[Image by Burke Bischoff]

Events to Enjoy During This Year's New Orleans Pride

07:00 May 16, 2024
By: Janay Major

Full of Pride

New Orleans Pride is returning, and it's time to relish in the festivities. Pride will be enthralling, but most importantly the festivites will honor the activism and sacrifices needed to create safe spaces for gay and queer people. Queer people have been a part of New Orleanian society since her conception. Prior to World War II, queerness and homosexuality were categorized more as an act and not identity. Although New Orleans had a notable laissez-faire environment even then, same-sex interactions were only conditionally accepted.

The fermenting community emerged shortly after World War II and iconic bars Dixie's Bar of Music and Café Lafitte in Exile served as safe spaces. With more safe havens popping up and numbers increasing, gay New Orleanians challenged Louisiana's conservative laws and demanded equality and protection of their civil rights.

Now, let's properly prepare for the fun! New Orleans Pride is approaching; ditch the fear, grab your best queer, and bring your tassels here. More information can be found on the official NOLA Pride website.

[Courtesy of NOLA Black Pride's Website]

1. 2024 New Orleans Pride Gala (June 1)

Be the belle of the ball at the 2024 New Orleans Pride Gala. Join community members and allies at this formal event to celebrate love and inclusivity. The gala will be at the LaBranche House in the French Quarter. The dress code is rainbow formal, and the event will began at 7 p.m. It will be a fabulous night of food, drinks, and good times! Tickets start at $100 and fluctuate depending on the VIP package.

2. Black Queer Legacy Summit (June 7)

Grab your friends and enjoy a day of inspiration, empowerment, and education. New Orleans Black Pride is hosting the Black Queer Legacy Summit, an all-day event filled with networking opportunities, panels, and thought-provoking presentations. There will also be a talent showcase featuring talented creatives. Breakfast and lunch will be available for attendees. The event will be held at the New Orleans Marriott Warehouse Arts District, and the event is from 9 a.m. to 4 p.m. The tickets are free for general admission. Please register on the NOLA Black Pride website.

3. Pride Fest (June 8)

Louisiana's biggest LGBTQIA+ celebration is back and eager to get even bigger. Pride Fest 2024 will began at the Phoenix Bar from 11a.m. to 5 p.m. There will be vendors and live entertainment, including the Queen Diva herself, Big Freedia. She is returning to Pride Fest to shut the stage down once again! General admission is free. If you would like to donate to help nonprofits, please visit NOLA Pride Fest's website.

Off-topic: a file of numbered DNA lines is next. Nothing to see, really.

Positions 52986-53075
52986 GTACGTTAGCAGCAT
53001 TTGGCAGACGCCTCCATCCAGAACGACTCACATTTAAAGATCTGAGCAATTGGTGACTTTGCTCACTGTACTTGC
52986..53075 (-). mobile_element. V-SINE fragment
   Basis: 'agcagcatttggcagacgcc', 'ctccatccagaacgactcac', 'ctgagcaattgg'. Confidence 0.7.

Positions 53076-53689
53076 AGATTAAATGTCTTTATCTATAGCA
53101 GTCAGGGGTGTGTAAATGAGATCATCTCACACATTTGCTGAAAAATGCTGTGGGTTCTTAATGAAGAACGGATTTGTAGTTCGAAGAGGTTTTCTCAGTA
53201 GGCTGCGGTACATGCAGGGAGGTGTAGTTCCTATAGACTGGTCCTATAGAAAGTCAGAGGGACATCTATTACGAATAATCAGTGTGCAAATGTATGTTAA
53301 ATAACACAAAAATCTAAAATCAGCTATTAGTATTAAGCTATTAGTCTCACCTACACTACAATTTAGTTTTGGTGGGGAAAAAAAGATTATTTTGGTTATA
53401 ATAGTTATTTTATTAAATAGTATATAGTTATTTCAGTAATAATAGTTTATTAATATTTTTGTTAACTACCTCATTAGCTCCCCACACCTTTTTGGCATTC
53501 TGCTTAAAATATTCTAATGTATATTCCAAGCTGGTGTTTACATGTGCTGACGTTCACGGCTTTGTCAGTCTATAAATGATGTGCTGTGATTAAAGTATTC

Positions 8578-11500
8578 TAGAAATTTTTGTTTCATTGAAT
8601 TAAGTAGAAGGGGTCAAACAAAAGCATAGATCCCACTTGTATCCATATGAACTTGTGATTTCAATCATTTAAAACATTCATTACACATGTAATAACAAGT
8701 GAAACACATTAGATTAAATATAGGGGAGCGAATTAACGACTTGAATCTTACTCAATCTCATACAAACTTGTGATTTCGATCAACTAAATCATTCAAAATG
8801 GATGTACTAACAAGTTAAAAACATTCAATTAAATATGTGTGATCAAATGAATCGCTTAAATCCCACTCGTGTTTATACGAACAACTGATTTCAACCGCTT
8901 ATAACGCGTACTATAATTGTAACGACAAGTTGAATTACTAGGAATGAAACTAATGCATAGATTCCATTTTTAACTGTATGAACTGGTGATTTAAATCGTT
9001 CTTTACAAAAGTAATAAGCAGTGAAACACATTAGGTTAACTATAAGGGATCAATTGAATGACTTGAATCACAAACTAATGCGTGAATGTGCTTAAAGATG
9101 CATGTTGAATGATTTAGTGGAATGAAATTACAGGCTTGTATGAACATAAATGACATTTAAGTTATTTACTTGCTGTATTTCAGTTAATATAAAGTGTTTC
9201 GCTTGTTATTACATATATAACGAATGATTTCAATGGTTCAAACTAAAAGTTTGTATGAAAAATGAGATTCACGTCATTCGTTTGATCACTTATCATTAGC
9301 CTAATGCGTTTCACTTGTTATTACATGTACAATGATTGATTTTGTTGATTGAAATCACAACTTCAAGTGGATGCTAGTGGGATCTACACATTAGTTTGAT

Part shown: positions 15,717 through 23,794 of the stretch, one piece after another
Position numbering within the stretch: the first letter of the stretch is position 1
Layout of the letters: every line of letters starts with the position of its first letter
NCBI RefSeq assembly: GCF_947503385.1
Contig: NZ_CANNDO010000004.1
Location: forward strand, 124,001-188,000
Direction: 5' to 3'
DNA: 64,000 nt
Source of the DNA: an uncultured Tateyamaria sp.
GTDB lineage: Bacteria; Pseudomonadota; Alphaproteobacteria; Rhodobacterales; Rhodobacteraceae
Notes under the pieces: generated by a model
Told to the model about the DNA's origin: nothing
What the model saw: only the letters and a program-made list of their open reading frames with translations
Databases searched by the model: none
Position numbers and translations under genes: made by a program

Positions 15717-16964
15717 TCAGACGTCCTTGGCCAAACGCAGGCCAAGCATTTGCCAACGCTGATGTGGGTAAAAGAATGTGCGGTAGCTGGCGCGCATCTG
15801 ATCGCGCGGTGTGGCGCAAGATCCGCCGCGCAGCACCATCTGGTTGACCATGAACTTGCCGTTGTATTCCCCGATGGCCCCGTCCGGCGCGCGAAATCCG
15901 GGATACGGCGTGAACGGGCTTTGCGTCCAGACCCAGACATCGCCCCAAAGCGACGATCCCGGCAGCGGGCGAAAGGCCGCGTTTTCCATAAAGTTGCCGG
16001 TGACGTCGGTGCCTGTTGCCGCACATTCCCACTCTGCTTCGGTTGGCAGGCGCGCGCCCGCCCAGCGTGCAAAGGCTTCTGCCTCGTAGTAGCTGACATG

4. Black Queer Community Fest (June 8)

New Orleans Black Pride is hosting Black Queer Community Fest, a day of honoring and celebrating prolific Black queer leaders who risked their lives to create and protect communal spaces for queer Black and brown people. The event will be held at Louis Armstrong Park and will run from 1-8 p.m. There will be art vendors, food vendors, entertainment, and musical performances. A special musical guest will be performing at the festival this year, so you definitely don't want to miss out on the surprise. The best part about it? General admission is free! Come out and join community members and allies!

5. NOLA Pride Parade 2024 (June 8)

NOLA Pride Parade will follow after Pride Fest. The parade will begin to line up at 6 p.m. in the Marigny. The parade route will go around the French Quarter, stop by the Black Queer Community Fest, and end near Bourbon and St. Anne. The parade will run from 7-11 p.m. Bring your fiercest friends, wear most fabulous outfit, and have a great time!

[Courtesy of NOLA Black Pride's Website]

Cheers to the Queers

As we celebrate and uplift the queer community, we must never forget to acknowledge the struggle of acceptance Black and brown queer people endured in the pursuit of complete liberation. As the queer community in New Orleans continued to grow following World War II, most of the gay spaces were white and discriminated against Black and brown queer people. It was unfortunate, but it was also not surprising since there were very little to no white spaces that were welcoming to Black and brown people anyway.

More often than not, Black and brown queer people find each other and create a community that actually showcase diversity and inclusion. It is because of prolific leaders like Marsha P. Johnson, Stormé DeLarverie, Wendi Cooper, Sylvia Rivera, and more who are unapologetic about their truth and unmoving about their stance for justice that the fight for true equality will never cease until it is achieved. NOLA Pride will be a festival of remembrance to reflect on how far we have come and how much further we need to go. It is also a festival of community, family, love, joy, and an unforgettable experience. Support the LGBTQIA+ community, have an amazing time, and join the movement for equal rights of all people.

None of us are free until everyone is free. Happy Pride.

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